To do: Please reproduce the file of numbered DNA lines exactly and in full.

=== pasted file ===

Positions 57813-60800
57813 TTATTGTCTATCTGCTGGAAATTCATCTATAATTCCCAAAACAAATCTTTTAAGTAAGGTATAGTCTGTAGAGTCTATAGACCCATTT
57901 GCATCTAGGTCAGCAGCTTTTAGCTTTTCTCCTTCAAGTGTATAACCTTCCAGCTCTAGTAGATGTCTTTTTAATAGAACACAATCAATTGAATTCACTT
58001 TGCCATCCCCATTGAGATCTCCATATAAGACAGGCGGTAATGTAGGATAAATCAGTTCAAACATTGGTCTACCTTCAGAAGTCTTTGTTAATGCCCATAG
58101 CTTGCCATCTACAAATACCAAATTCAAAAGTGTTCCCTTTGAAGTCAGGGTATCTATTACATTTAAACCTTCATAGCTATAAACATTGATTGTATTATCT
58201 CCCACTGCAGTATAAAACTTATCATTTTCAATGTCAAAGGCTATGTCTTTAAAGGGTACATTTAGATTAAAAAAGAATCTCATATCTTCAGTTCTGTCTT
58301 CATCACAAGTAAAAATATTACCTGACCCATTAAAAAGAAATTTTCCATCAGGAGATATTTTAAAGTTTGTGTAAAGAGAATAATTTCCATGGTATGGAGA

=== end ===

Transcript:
Positions 57813-60800
57813 TTATTGTCTATCTGCTGGAAATTCATCTATAATTCCCAAAACAAATCTTTTAAGTAAGGTATAGTCTGTAGAGTCTATAGACCCATTT
57901 GCATCTAGGTCAGCAGCTTTTAGCTTTTCTCCTTCAAGTGTATAACCTTCCAGCTCTAGTAGATGTCTTTTTAATAGAACACAATCAATTGAATTCACTT
58001 TGCCATCCCCATTGAGATCTCCATATAAGACAGGCGGTAATGTAGGATAAATCAGTTCAAACATTGGTCTACCTTCAGAAGTCTTTGTTAATGCCCATAG
58101 CTTGCCATCTACAAATACCAAATTCAAAAGTGTTCCCTTTGAAGTCAGGGTATCTATTACATTTAAACCTTCATAGCTATAAACATTGATTGTATTATCT
58201 CCCACTGCAGTATAAAACTTATCATTTTCAATGTCAAAGGCTATGTCTTTAAAGGGTACATTTAGATTAAAAAAGAATCTCATATCTTCAGTTCTGTCTT
58301 CATCACAAGTAAAAATATTACCTGACCCATTAAAAAGAAATTTTCCATCAGGAGATATTTTAAAGTTTGTGTAAAGAGAATAATTTCCATGGTATGGAGA